Valentine’s Day

February 15, 2013

It was nice to have a Valentine’s Day come around where I had a love to share it with.  I know it’s such a tawdry and commercial day, just to give Hallmark more money, but when you love someone, it’s nice to have even more excuses to give them things, or to spend time with them.  Homemade cards are the way to go.  Have you seen how Hallmark has raised the card prices?   Also don’t go for those chocolate samplers, for as Forrest Gump says, “You never know what you’re gonna get.”  And I always pick the one I don’t like.  I’m sure we all have this issue.  And if you aren’t sure what they like, really don’t go that root, I’m begging you.  Go the chocolate bar way, or bring your love out for cocoa, maybe of the Mayan variety, oh so good.  Nothing says I love you quite like it.  

Indie isn’t dead!

February 15, 2013

I’ve been trying for most of my young life to get more appreciation for some very deserving bands.  But apparently to be Indie was to be hipster or some shit like that.  But I never understood that simply because the current age of the past decade or more has proven that Indie is merely a blanket term for something we refuse to categorize.  Many of these so-called Indie bands are now on major labels, or even their indie label is a subsidiary of a major.  Indie has come to symbolize now, artists who never fail to follow their own vision no matter what the labels say, or are allowed now by their labels to do whatever it is they want to do.  That’s the heart and soul of music right there.

The recent sweep at the grammys by The Black Keys, for best rock song, Gotye for record of the year (Somebody I used To Know of course),  Fun for best new artist(even though they’ve been around for a while) and Mumford and Sons for album of the year shows that not only is Indie not dead, it is more diverse than ever, and if we really want to categorize things, lets make new descriptors. We exhausted the words punk, and alternative to the same ends.  If you ask me, the terms get in the way.  And look back, the very history of recorded music was begun by Indie labels.  All the major were once there.  So going major isn’t always selling out.  But you gotta eat right?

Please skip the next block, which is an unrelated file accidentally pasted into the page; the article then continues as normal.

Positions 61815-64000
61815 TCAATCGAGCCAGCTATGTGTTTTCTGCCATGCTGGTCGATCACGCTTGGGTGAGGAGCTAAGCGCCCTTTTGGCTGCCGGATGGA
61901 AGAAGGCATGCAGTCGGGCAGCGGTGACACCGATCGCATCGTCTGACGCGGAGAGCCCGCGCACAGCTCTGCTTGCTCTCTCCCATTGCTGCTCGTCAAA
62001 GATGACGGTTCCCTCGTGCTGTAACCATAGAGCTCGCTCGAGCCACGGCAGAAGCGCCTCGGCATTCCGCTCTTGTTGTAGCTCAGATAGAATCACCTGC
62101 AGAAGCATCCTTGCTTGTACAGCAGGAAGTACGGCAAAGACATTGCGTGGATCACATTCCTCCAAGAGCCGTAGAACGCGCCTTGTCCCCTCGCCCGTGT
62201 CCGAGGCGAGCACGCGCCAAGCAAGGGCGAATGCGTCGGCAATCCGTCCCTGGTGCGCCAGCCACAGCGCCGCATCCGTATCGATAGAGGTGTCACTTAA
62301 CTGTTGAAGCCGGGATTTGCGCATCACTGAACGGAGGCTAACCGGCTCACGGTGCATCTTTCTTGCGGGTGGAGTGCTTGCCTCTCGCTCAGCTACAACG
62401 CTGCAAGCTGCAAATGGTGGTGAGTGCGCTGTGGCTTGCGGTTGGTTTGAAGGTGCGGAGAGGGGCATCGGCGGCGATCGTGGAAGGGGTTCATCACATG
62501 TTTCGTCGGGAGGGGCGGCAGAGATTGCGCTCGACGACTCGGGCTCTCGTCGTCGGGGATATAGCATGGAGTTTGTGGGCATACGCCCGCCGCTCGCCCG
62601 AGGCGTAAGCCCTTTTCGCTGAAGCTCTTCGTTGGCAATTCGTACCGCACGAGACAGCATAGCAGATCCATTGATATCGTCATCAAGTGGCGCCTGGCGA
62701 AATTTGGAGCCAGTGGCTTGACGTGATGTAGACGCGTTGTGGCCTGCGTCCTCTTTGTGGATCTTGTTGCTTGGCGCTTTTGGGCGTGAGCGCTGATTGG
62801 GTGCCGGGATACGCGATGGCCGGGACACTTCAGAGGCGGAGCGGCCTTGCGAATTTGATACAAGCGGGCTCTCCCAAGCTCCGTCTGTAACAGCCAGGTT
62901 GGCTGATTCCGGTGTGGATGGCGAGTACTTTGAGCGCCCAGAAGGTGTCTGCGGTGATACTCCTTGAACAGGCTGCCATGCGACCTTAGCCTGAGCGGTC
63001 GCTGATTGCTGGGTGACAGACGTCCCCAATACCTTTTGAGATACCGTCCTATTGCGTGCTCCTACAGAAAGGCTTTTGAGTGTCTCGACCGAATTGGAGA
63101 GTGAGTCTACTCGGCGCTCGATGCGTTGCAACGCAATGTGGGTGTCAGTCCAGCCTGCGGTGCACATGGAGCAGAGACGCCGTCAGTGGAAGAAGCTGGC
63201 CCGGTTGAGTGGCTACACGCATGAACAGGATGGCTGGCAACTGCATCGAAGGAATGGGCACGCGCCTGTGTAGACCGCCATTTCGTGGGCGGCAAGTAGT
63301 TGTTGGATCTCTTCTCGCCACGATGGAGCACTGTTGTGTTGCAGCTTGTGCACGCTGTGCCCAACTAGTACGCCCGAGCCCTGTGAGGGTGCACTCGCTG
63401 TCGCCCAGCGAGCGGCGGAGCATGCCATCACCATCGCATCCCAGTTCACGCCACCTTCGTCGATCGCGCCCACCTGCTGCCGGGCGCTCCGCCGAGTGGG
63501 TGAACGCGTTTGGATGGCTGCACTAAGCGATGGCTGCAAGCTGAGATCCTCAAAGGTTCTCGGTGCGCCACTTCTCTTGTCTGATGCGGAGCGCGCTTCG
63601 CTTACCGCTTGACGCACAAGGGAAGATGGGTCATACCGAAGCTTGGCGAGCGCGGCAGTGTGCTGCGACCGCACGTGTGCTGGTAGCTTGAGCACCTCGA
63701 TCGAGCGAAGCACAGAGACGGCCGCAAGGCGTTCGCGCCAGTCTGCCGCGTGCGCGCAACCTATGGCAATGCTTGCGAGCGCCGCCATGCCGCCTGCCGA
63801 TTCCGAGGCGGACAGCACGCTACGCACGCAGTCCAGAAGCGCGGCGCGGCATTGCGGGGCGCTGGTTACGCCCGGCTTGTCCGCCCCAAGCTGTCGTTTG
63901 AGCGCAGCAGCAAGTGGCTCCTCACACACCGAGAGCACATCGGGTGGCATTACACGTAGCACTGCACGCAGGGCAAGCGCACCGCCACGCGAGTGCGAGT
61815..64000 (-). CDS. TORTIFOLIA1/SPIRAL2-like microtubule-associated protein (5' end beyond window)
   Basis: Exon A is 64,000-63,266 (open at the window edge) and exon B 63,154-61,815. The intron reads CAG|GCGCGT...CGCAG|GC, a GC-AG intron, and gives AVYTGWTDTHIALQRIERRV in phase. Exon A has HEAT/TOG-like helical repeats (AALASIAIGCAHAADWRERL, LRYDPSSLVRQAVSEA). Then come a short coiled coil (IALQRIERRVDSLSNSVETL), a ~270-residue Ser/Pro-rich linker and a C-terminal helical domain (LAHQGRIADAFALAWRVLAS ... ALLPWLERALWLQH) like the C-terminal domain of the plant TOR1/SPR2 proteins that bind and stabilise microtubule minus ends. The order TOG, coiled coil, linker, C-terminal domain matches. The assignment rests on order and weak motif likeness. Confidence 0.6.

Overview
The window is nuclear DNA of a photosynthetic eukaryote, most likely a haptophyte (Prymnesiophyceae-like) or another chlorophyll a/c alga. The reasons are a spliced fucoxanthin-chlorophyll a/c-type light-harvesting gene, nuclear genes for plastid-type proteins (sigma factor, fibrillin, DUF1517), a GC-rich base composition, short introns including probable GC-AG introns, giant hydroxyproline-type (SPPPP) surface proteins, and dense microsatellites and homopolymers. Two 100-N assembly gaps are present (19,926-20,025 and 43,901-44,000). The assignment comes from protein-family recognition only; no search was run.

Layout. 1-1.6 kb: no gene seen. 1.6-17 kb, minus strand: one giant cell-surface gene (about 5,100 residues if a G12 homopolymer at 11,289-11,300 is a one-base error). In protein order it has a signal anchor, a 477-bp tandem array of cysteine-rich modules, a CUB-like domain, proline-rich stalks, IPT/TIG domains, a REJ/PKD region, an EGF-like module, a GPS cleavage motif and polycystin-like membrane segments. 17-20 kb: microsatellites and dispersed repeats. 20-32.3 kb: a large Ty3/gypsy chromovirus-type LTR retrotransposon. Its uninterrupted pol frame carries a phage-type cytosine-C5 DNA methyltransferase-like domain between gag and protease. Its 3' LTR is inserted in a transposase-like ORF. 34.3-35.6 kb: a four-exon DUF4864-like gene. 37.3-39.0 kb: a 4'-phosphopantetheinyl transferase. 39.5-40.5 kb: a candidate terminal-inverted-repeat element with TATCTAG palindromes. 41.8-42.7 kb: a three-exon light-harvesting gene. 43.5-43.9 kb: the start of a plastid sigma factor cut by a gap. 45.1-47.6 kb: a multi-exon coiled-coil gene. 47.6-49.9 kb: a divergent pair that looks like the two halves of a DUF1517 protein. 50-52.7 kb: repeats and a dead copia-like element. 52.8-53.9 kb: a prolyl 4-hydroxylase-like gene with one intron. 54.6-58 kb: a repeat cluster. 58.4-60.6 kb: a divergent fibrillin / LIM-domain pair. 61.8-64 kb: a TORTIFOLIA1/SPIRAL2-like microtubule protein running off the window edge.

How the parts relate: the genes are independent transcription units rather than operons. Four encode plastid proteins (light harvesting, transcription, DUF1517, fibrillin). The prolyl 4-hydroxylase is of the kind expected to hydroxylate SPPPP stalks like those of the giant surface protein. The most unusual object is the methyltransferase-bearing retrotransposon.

Dollhouse

February 3, 2013

I just got around to watching Season One of Joss Whedon’s “Dollhouse.” It’s been sitting in my room for a few months now, and I keep forgetting it’s there to watch. This short lived show, (cancelled in Season 2) details the goings on at an underground installation( which is underground literally and figuratively), which caters to the rich and powerful, giving them whatever they want, whatever they need. It is easy to see what they do as evil, but as the season progresses and you get to know the people involved it becomes a lot more gray. The function of the dollhouse is to create “programable people.” A new technology is used to imprint them with any given set of memories, to literally become someone else. Many of those which are referred to as actives have volunteered of their own accord for various personal reasons. When done with a job their memories are wiped clean and they live within the installation in a basic child-like stage, for the most part almost a slave state. An FBI agent intends to tear down the dollhouse, but even proving its existence is harder than it seems. The secrecy of the dollhouse is a very important point to the plot of the entire show. The government doesn’t know it exists, and if they do, the place will either be shut down, or used in even worse ways. Though unforeseen enemies, and adaptable actives, make this one job that could just go down in flames. Will it?

The implications of this show, from moral, ethical, and especially scientific standpoints are quite fascinating and terrifying to think of. What denotes personhood? Are we all in control of ourselves? Can getting everything we need truly make us happy? Do we always know what we need? Can such a place actually already exist?